As you know, I’ve loved being part of the AirShr story and am amazed by what you and Opher have already achieved. It’s definitely been interesting seeing both Inkl and AirShr develop side-by-side. If I were to draw broad conclusions from the experience of both ventures, here’s what I’d say I’ve learned. First, the things you think matter, don’t. Ultimately, the thing that matters most is whether you have developed a product that users need and love. If you can do that, and can be inventive about the rest, it will follow. Starting out, I worried a lot more about competitors, branding and a whole lot of other things that, although important, pale in comparison to getting #userlove. That’s what I obsess over now and what I see as the core of our business. Second, it’s essential to reduce the problem-set. When we first set up AirShr and Inkl, both companies had a huge number of problems to solve. So it was important to work out which ones came first, and essentially ignore the rest. Today, that’s easier and clearer to do – albeit just as important. But in the early days when the situation was a lot more foggy, it was hard to know where to focus. Third, speed. Coming from a more traditional corporate environment I was used to waterfall business plans, 3-week code deployment cycles, and lengthy approval processes. But with startups you don’t know which ideas will stick and which won’t. So you have no choice but to move as fast as you possibly can. This means developing infrastructure that allows you to ship code daily. Metrics that allow you to pick winners and losers from each experiement. And most of all – a culture of experimentation where each person is willing and eager to try (and potentially discard) various ideas.
We both have busy home lives with young kids and professional wives. We’ve spoken about the best ways for us, as founders, to be as mindful and physically fit and healthy as possible. It’s not easy but what have you found to be the most effective techniques to integrate work and home life?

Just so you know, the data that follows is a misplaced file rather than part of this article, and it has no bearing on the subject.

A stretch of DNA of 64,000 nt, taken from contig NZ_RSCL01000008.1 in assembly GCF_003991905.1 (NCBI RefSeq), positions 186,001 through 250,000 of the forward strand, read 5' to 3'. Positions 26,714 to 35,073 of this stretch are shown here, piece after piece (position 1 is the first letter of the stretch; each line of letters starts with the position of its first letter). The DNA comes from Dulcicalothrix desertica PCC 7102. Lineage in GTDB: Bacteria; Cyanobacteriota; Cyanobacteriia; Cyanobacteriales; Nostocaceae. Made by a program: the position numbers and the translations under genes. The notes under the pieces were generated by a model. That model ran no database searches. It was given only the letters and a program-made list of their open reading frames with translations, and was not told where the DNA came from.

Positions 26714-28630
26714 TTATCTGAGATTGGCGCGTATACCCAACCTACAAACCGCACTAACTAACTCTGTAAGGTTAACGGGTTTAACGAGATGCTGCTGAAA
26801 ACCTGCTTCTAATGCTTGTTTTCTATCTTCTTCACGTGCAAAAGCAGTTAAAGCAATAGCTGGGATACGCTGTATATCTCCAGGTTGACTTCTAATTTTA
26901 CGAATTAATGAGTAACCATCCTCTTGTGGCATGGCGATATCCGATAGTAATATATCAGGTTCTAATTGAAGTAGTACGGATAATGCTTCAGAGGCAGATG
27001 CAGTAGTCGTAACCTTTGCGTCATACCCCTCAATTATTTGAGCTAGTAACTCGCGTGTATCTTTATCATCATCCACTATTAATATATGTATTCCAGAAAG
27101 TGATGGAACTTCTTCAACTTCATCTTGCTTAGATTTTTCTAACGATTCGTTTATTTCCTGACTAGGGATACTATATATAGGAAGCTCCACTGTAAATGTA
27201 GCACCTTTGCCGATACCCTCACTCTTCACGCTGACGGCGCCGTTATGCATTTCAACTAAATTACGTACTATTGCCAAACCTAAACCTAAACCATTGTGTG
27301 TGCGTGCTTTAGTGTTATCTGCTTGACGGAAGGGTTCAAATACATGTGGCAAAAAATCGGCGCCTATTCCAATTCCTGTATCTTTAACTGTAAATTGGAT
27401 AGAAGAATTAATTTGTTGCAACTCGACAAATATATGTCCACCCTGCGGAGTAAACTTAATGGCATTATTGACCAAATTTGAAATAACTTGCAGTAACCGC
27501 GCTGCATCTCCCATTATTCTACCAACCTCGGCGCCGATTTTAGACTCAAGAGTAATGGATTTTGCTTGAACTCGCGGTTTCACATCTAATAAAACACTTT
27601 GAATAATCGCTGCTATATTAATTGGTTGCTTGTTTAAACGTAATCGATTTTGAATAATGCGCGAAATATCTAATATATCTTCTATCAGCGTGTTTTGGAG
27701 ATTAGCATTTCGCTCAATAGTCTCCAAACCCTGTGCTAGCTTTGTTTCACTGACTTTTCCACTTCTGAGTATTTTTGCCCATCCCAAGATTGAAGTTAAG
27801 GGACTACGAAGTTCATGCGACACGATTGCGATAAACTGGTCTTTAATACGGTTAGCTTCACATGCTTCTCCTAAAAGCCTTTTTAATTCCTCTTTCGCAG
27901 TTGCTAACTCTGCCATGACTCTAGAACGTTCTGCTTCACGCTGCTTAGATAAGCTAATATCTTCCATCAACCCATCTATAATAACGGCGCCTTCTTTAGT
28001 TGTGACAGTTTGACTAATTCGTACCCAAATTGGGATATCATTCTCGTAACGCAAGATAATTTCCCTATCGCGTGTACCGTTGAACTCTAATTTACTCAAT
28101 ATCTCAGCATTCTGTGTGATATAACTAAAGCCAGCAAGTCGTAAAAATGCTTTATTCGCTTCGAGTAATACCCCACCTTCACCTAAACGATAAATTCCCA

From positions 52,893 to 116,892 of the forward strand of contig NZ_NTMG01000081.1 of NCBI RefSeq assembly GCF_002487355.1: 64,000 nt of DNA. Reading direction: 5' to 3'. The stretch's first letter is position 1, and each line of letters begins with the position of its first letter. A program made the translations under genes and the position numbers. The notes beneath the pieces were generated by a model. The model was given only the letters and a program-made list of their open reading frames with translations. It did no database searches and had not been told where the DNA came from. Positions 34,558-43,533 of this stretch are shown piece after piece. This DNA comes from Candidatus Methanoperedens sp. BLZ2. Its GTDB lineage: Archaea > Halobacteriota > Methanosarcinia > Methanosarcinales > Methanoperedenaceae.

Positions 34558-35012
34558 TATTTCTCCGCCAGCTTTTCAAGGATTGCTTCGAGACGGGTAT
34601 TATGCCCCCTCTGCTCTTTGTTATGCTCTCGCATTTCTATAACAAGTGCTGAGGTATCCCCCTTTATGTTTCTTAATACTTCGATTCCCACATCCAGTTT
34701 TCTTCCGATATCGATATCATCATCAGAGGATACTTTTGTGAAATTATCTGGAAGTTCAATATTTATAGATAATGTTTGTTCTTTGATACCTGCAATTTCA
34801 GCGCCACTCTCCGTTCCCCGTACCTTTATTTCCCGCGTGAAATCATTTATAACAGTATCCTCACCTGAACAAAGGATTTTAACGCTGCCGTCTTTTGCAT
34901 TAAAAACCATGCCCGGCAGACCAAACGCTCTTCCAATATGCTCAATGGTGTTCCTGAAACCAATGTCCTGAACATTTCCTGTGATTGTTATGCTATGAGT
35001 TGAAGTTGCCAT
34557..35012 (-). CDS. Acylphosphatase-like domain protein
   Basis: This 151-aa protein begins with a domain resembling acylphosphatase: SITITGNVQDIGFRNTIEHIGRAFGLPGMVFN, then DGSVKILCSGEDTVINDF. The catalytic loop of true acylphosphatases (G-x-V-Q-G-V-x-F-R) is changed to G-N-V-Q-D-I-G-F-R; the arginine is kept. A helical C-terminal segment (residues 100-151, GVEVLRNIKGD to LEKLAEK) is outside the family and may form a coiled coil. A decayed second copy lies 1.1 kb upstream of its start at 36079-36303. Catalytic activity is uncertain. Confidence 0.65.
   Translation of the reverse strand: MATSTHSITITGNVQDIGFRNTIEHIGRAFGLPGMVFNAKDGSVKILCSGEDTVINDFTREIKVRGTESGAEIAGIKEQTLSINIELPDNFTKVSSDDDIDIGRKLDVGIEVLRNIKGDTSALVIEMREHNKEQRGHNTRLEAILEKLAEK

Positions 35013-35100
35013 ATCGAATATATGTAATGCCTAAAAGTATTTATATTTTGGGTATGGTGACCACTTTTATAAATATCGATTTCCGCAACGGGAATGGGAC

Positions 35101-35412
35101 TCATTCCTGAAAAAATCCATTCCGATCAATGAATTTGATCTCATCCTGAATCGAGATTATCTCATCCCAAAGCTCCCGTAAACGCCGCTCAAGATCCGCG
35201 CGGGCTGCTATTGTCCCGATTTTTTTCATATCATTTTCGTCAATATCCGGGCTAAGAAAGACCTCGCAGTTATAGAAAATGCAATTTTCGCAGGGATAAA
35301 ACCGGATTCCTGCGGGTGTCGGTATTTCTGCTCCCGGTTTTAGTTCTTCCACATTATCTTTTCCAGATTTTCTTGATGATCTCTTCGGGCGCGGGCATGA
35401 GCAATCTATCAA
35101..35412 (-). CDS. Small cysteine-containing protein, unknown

Hahaha, I’ll let you know when I solve this one. In the first two years I just worked like a dog. My strategy then was simply to outrun anyone else who might even think of entering this space. But as you suggest, that’s not really sustainable, especially when you have young kids. So I make sure I’m always there for ‘storytime’ which is absolutely the best part of my day. I also try to minimise work hours over the weekend, or at least to get work done when the family is asleep. But as for excercise, well I should probably just get a standing desk for now. As someone said, your life can consist of Family, Friends, Work, Sleep, or Fitness. But you can only choose three. These days I choose Family, Work, and Sleep. But I’d like to have more time for Fitness so maybe once I’ve worked off the sleep deficit I can get back on the bike.
You meet with a soon-to-be, first-time founder and over coffee she asks “If I had to develop three habits to be a successful founder, what are they?” what would you say?
To be honest I’m not sure I’m qualified to answer this because I think every entrepreneur’s experience is different. So my prescription would be just as likely to wreak havoc as it would to help. For me, the things that have worked so far (and bearing in mind that inkl is still far from what you might consider a ‘success’) are: Attacking and confronting the worst that could happen in every situation. I think most of us (including me) tend to avoid the scary stuff but for me it’s been working through that stuff that has been most useful. Being cheap has been useful too – I try not to spend a single dollar of our hard-won investment if I don’t have to. We’re not breaking even as yet, so every dollar I spend comes straight out of our runway. This means it better be worth it.